Murray Edmond is known variously for his work as a poet, playwright, dramaturge, theatre director, and also as an editor and critic. As well as numerous journal and anthology publications, he is the author of twelve poetry books, the two most recent being Walls to Kick and Hills to Sing From: A Comedy with Interruptions (AUP, 2010) and Three Travels (Holloway Press, 2012). He co-edited the influential anthology Big Smoke: New Zealand Poems 1960–1975 (AUP, 2000), and is the editor of the peer-reviewed, online journal Ka Mate Ka Ora: A New Zealand Journal of Poetry and Poetics (http://www.nzepc.auckland.ac.nz/kmko/ ). He is the author of Noh Business (Berkeley: Atelos, 2005), a study of the influence of Japanese Noh theatre on the Western avant-garde. He has published essays on Polish Theatre in European journals. His essays on theatre and drama in New Zealand include: “The Terror and the Pity of 1984: Mervyn Thompson's 'Coaltown Blues’” (Landfall, 2005), “How Gothic is S/he? Three New Zealand Dramas” (Australasian Drama Studies, April 2004), “Te Kāinga/Where the Fire Burns: Hone Kouka’s Trilogy, Waiora, Homefires, and The Prophet,” (Australasian Drama Strudies, 2007) and “I Want You Boys to Cook a Pig: The Two No.2s” (Australasian Drama Studies, 2009). His PhD thesis was a cultural history of experimental theatre in New Zealand, 1964-1984, “Old Comrades of the Future.” He worked as an actor, director and writer for several experimental theatre companies: The Living Theatre Troupe, The Half Moon Theatre (London), Theatre Action and Town and Country Players. Since 1997 he has been Dramaturge for all Indian Ink’s plays, from Krishnan’s Dairy to The Guru of Chai (2011) and Kiss the Fish (2013). In 2012 he directed Len Lye:The Opera with music by Eve de Castro-Robinson and libretto by Roger Horrocks. For more than 25 years he has taught theatre and drama at The University of Auckland, where he is currently Associate Professor of Drama in the English Department.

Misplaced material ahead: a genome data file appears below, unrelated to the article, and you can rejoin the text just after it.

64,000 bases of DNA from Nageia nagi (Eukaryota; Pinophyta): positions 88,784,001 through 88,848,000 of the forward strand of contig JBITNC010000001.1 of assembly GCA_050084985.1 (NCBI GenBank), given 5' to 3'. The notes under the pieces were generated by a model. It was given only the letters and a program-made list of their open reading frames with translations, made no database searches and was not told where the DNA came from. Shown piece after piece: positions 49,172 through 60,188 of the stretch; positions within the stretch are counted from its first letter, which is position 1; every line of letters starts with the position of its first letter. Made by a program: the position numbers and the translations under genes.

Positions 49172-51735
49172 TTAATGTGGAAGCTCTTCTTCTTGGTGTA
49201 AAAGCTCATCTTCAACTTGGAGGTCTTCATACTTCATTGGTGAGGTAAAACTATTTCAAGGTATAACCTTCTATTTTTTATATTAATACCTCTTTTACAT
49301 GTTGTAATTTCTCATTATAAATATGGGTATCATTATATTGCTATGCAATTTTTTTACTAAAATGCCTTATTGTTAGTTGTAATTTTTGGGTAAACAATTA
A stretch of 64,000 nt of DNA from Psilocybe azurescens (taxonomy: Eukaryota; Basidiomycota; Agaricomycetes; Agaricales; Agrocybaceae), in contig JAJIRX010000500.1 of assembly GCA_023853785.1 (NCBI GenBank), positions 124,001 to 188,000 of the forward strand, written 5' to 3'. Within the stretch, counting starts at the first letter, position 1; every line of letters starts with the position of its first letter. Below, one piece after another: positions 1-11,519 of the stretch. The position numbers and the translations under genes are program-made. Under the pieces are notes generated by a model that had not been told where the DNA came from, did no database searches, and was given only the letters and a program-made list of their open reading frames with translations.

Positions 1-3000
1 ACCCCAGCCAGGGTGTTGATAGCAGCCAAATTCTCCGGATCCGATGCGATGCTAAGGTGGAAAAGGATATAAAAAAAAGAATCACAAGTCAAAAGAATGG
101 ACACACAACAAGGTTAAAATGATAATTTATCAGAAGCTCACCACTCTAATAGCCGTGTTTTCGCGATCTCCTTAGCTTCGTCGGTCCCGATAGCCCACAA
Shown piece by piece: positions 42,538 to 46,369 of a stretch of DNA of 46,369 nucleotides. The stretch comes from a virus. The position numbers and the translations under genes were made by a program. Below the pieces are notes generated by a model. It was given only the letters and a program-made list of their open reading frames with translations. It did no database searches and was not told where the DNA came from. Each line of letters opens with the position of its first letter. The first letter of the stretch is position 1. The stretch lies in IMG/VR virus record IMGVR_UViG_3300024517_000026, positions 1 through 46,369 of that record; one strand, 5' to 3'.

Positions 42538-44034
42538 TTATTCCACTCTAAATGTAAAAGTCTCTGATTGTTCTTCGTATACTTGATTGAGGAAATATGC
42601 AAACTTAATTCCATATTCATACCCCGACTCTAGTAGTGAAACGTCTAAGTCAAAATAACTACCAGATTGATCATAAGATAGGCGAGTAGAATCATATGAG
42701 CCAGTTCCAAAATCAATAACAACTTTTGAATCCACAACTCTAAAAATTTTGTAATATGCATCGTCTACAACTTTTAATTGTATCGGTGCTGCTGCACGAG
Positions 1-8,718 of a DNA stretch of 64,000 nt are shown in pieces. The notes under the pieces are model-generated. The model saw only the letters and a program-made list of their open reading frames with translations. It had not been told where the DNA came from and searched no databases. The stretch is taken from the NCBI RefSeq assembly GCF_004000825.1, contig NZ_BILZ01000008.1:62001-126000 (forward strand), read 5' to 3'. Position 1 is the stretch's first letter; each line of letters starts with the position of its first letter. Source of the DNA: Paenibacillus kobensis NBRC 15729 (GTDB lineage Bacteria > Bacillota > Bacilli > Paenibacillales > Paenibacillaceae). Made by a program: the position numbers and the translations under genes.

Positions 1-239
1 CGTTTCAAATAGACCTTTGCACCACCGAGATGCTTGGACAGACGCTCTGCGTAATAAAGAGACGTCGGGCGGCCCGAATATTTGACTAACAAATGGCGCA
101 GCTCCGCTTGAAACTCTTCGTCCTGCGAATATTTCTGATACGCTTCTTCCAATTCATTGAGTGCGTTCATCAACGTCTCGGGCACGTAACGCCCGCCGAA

Dr Iain Sharp
Iain Sharp began working in libraries in 1978 and is currently one the manuscripts librarians in Sir George Grey Special Collections at Auckland City Library. He has a PhD in English literature from the University of Auckland. A poet, columnist, reviewer and critic, he became an accomplished poetry performer, touring with Lauris Edmond and David Eggleton. He has written non-fiction as well as poetry, including Sail the Spirit (1994), a history of the Spirit of Adventure Trust, and the chapter on New Zealand for the Oxford Guide to Contemporary Writing (1996). He has reviewed books (and occasionally films), written articles and interviewed authors for many publications, including Landfall, the Listener, New Outlook, Quote Unquote, the Sunday Star-Times, and New Zealand Books. His poems have been included in numerous anthologies. In 1999, Sharp was named Reviewer of the Year at the Montana New Zealand Book Awards. He wrote the text for Real Gold: Treasures of Auckland City Libraries (Auckland University Press, 2007), about the rare books in the Auckland city collection, which was accompanied by an exhibition in 2007. His 2008 biography of the nineteenth-century artist and explorer Charles Heaphy, also published by Auckland University Press, was a finalist in the Montana New Zealand Book Awards.